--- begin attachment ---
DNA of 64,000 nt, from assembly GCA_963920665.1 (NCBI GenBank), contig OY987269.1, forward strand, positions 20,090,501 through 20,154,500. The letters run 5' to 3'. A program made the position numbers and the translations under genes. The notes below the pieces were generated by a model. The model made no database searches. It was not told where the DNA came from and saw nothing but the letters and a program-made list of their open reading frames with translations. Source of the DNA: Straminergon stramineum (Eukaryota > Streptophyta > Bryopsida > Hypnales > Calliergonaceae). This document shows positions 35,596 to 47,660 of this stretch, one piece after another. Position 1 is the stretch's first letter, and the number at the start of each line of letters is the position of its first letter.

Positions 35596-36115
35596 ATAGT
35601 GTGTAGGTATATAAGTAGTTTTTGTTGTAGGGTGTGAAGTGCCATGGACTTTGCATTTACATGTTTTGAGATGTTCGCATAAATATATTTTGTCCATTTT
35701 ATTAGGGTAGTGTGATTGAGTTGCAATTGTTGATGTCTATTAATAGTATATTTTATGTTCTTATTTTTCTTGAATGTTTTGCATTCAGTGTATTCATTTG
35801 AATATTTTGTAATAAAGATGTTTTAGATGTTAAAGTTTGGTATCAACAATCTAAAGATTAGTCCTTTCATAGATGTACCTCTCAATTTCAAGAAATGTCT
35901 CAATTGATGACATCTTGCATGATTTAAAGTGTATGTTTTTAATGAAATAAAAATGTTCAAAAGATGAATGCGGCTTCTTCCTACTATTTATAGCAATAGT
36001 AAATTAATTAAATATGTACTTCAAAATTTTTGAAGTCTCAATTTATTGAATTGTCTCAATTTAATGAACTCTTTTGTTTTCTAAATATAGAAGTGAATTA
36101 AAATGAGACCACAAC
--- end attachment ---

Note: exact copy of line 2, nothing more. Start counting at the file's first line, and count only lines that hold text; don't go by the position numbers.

Positions 35596-36115